Christian Leyden always had a struggle when he was a boy.
His father wasn’t around when he was younger, so his mom was the only father and mother figure around, and she had to work two jobs to keep Christian and his brother safe and maintain a home for them.
When he was in third grade he would send his mother suicide letters saying he didn’t want to live anymore.
“I started fighting a lot, getting angry with a lot of people,” he says on a YouTube video. “There was a lot of damage here and there not having my father around.”
This depression continued for three years.
“I started listening to metal music, hip hop music and all this death metal music and all this music that started to get strong in my life,” Christian recounted.
In his teens he succumbed to cultural influences to party, do drugs, get women and to live a wild and crazy lifestyle.
Christian was always a person who wanted to be accepted, so a lack of friends angered him. But one day when he went see to his first high school football game, his older brother’s friends asked him to smoke weed and hang out with them.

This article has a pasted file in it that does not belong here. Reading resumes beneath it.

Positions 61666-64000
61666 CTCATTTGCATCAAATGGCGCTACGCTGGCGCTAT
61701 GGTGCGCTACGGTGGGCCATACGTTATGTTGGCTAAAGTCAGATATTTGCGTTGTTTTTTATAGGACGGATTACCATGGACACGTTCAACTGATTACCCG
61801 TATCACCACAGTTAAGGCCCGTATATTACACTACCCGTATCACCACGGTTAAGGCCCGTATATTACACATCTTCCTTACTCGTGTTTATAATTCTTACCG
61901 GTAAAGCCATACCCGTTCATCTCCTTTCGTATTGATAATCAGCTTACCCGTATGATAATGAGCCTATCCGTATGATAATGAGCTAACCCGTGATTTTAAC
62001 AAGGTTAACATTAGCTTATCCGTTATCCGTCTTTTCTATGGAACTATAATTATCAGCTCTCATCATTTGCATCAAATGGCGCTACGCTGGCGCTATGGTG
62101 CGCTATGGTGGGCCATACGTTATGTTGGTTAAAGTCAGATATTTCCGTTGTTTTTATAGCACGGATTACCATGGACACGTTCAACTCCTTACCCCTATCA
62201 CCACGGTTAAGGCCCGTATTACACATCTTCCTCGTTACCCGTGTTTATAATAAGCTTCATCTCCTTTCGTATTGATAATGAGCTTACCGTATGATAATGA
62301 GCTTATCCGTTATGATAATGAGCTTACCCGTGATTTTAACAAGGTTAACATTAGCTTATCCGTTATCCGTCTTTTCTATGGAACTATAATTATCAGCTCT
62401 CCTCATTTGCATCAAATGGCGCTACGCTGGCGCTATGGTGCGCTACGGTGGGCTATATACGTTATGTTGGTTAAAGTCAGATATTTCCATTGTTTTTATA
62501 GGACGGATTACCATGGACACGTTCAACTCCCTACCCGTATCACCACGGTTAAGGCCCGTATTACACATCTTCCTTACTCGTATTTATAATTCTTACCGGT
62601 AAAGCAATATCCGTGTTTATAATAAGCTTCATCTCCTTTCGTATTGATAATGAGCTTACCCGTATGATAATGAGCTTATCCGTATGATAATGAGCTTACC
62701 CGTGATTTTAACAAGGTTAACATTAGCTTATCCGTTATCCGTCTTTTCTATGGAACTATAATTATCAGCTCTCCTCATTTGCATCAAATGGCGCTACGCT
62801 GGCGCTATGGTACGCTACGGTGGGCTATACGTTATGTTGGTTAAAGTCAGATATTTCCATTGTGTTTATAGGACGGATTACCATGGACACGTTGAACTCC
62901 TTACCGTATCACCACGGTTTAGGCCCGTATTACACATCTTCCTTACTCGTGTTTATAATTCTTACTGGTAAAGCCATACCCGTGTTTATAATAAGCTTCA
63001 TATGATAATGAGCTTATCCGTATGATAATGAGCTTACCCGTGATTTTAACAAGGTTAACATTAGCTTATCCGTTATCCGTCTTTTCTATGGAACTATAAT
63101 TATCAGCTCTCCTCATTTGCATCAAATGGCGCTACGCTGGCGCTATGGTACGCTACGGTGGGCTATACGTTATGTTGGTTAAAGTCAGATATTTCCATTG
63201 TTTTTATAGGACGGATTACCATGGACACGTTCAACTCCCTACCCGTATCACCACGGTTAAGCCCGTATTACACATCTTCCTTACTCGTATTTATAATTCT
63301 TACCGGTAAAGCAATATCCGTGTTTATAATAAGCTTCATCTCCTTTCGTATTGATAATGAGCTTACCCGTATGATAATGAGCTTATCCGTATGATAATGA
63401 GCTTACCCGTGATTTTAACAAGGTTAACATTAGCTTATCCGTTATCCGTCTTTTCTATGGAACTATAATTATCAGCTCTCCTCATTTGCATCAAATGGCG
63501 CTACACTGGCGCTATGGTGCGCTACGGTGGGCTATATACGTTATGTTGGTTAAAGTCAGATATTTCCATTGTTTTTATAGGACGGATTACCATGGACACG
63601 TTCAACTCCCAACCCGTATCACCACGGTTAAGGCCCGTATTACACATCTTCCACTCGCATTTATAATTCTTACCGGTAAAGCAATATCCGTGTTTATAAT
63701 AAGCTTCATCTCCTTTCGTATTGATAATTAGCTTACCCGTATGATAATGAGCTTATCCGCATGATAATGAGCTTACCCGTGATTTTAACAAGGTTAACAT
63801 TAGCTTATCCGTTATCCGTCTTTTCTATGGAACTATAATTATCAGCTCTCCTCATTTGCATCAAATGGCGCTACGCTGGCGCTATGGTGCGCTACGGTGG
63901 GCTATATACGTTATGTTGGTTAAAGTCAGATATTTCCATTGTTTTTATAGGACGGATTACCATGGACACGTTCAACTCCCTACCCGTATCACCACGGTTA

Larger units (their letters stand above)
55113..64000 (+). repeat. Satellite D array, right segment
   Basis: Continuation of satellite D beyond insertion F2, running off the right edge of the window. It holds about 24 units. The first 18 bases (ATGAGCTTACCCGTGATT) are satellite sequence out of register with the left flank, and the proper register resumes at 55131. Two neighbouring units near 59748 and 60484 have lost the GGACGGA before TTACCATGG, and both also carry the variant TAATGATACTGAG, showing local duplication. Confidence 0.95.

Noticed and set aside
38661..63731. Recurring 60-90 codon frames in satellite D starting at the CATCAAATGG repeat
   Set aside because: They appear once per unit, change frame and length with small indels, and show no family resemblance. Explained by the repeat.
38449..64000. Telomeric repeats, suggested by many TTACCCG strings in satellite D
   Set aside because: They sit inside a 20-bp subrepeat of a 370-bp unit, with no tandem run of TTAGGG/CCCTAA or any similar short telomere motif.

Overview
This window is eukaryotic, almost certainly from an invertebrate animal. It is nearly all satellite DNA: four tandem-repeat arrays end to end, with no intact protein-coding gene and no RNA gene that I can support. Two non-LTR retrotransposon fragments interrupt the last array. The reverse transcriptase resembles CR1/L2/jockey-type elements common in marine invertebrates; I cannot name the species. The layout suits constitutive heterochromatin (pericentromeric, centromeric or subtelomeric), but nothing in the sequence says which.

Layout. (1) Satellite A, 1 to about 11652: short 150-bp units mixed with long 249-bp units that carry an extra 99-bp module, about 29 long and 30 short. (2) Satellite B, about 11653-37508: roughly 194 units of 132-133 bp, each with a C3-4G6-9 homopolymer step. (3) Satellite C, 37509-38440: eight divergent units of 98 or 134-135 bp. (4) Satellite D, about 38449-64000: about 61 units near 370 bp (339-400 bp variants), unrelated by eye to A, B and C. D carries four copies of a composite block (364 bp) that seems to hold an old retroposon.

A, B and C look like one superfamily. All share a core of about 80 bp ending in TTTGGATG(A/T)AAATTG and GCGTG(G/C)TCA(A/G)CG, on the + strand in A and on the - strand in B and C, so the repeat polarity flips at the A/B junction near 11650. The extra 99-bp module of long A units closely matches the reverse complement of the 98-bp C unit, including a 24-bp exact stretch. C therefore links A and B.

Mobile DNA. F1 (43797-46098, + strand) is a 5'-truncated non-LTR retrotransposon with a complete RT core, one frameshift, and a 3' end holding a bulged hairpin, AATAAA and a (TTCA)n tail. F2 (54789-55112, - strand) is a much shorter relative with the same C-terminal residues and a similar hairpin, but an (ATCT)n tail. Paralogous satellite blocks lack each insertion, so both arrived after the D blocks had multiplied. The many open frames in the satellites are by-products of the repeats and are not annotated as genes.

“Just because they wanted to hang out with me, I was like, ‘Heck yea man I wanna hang out with you guys,’” exclaimed Christian.
Since he cared so much about their approval, he would pretty much do anything “friends” asked him.
“Three months into me smoking and drinking, I ended in a psych ward for telling my family about me cutting myself for years,” he says. “I just went through different stages in my life.”
For eight years he was in and out of institutions.
He drank while attending Alcoholics Anonymous. He took meth, Xanax, pills and heroin, despite going through rehabs and living in halfway houses.